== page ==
Insulin Resistance and Truncal Obesity as Important Determinants of the Greater Incidence of Diabetes in Indian Asians and African Caribbeans Compared With Europeans
The Southall and Brent Revisited (SABRE) cohort
- Therese Tillin, MSC, MB, BS1⇓,
- Alun D. Hughes, PHD, MB, BS, BSC1,
- Ian F. Godsland, PHD, BA2,
- Peter Whincup, FFPHM, FRCP, PHD, MSC, MB, BCHIR, BA3,
- Nita G. Forouhi, MFPH, PHD, MSC, MRCP, MB, BS, BMEDSCI4,
- Paul Welsh, PHD, BSC5,
- Naveed Sattar, FRCP, FRCPATH, PHD, MB, CHB5,
- Paul M. McKeigue, PHD, MFCM, MSC, MB, BCHIR, BA6 and
- Nish Chaturvedi, MD, MSC, MFPHM, MRCP, MB, BS1
- 1International Centre for Circulatory Health, National Heart and Lung Institute, Imperial College London, London, U.K.
- 2Endocrinology and Medicine, Department of Medicine, Imperial College London, London, U.K.
- 3Division of Population Health Sciences and Education, St. George’s University of London, London, U.K.
- 4MRC Epidemiology Unit, Institute of Metabolic Science, Addenbrooke’s Hospital, Cambridge, U.K.
- 5Institute of Cardiovascular and Medical Sciences, University of Glasgow School of Medicine, Glasgow, U.K.
- 6Centre for Population Health Sciences, University of Edinburgh, Edinburgh, U.K.
- Corresponding author: Therese Tillin,
OBJECTIVE To determine the extent of, and reasons for, ethnic differences in type 2 diabetes incidence in the U.K.
RESEARCH DESIGN AND METHODS Population-based triethnic cohort. Participants were without diabetes, aged 40–69 at baseline (1989–1991), and followed-up for 20 years. Baseline measurements included fasting and postglucose bloods, anthropometry, and lifestyle questionnaire. Incident diabetes was identified from medical records and participant recall. Ethnic differences in diabetes incidence were examined using competing risks regression.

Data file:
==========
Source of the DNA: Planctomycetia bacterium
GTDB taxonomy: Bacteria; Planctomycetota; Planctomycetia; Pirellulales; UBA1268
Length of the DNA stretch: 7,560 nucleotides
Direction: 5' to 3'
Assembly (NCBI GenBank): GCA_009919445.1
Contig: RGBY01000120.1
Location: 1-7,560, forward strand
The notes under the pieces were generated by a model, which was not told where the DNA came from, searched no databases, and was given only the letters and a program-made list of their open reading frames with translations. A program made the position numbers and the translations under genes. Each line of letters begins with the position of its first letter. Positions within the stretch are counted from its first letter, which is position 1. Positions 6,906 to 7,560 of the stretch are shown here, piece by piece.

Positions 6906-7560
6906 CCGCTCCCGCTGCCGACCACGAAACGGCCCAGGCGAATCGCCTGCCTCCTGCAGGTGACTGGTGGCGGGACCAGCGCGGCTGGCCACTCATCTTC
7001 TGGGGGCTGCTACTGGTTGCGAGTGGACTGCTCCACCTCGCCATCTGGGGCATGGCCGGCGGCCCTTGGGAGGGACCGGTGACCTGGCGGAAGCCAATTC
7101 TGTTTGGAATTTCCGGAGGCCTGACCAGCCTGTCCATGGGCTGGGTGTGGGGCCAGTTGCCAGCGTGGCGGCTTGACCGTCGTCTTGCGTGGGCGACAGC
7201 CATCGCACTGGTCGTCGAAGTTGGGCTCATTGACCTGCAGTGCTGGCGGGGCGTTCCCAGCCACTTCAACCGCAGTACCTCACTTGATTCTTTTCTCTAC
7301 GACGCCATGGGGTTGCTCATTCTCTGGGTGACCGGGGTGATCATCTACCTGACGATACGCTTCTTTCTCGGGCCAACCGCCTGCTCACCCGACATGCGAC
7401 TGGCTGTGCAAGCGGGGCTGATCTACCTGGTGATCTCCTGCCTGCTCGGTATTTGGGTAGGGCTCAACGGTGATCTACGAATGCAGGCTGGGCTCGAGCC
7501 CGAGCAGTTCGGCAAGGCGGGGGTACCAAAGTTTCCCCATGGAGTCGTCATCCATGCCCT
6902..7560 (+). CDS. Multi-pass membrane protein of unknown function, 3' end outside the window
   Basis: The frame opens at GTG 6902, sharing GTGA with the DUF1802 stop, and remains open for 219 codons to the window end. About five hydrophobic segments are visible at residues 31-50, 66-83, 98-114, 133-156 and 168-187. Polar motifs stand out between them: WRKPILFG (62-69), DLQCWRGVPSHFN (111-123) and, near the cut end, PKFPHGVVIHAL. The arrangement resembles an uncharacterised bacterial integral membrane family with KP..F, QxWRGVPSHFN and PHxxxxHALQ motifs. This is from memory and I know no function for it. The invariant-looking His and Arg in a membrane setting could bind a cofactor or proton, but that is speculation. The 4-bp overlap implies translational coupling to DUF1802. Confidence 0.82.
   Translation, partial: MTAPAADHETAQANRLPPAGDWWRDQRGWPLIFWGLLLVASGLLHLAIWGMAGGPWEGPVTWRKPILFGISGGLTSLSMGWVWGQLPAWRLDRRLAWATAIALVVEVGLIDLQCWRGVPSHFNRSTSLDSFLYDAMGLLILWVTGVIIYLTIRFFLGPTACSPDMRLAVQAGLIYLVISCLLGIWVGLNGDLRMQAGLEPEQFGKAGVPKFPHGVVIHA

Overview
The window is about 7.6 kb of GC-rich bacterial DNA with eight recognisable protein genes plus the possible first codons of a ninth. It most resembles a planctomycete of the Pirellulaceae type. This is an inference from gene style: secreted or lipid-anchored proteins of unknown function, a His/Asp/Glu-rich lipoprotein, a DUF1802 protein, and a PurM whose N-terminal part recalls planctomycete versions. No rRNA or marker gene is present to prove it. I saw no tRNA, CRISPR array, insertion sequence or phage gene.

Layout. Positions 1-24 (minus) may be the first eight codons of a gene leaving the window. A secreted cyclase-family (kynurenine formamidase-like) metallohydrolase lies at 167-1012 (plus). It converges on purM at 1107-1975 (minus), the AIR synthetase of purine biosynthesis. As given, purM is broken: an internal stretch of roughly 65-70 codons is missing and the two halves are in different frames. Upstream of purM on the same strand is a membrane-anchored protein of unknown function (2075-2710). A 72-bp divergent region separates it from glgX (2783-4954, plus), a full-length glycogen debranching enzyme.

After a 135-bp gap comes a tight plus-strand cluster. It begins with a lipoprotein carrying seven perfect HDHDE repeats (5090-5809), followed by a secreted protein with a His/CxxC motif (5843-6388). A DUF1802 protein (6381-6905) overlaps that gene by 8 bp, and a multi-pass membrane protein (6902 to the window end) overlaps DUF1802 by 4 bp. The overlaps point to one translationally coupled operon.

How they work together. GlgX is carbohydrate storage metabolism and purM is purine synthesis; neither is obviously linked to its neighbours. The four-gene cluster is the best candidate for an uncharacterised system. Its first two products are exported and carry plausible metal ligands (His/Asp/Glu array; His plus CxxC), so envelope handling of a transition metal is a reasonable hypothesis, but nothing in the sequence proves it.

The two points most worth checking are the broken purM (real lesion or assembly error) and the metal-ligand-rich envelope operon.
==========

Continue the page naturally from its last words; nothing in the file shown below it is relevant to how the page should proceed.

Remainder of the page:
RESULTS Incident diabetes was identified in 196 of 1,356 Europeans (14%), 282 of 842 Indian Asians (33%), and 100 of 335 African Caribbeans (30%). All Indian Asians and African Caribbeans were first-generation migrants. Compared with Europeans, age-adjusted subhazard ratios (SHRs [95% CI]) for men and women, respectively, were 2.88 (95%, 2.36–3.53; P < 0.001) and 1.91 (1.18–3.10; P = 0.008) in Indian Asians, and 2.23 (1.64–3.03; P < 0.001) and 2.51 (1.63–3.87; P < 0.001) in African Caribbeans. Differences in baseline insulin resistance and truncal obesity largely attenuated the ethnic minority excess in women (adjusted SHRs: Indian Asians 0.77 [0.49–1.42]; P = 0.3; African Caribbeans 1.48 [0.89–2.45]; P = 0.13), but not in men (adjusted SHRs: Indian Asians 1.98 [1.52–2.58]; P < 0.001 and African Caribbeans, 2.05 [1.46–2.89; P < 0.001]).
CONCLUSIONS Insulin resistance and truncal obesity account for the twofold excess incidence of diabetes in Indian Asian and African Caribbean women, but not men. Explanations for the excess diabetes risk in ethnic minority men remains unclear. Further study requires more precise measures of conventional risk factors and identification of novel risk factors.
- Received March 21, 2012.
- Accepted August 3, 2012.
- © 2012 by the American Diabetes Association.
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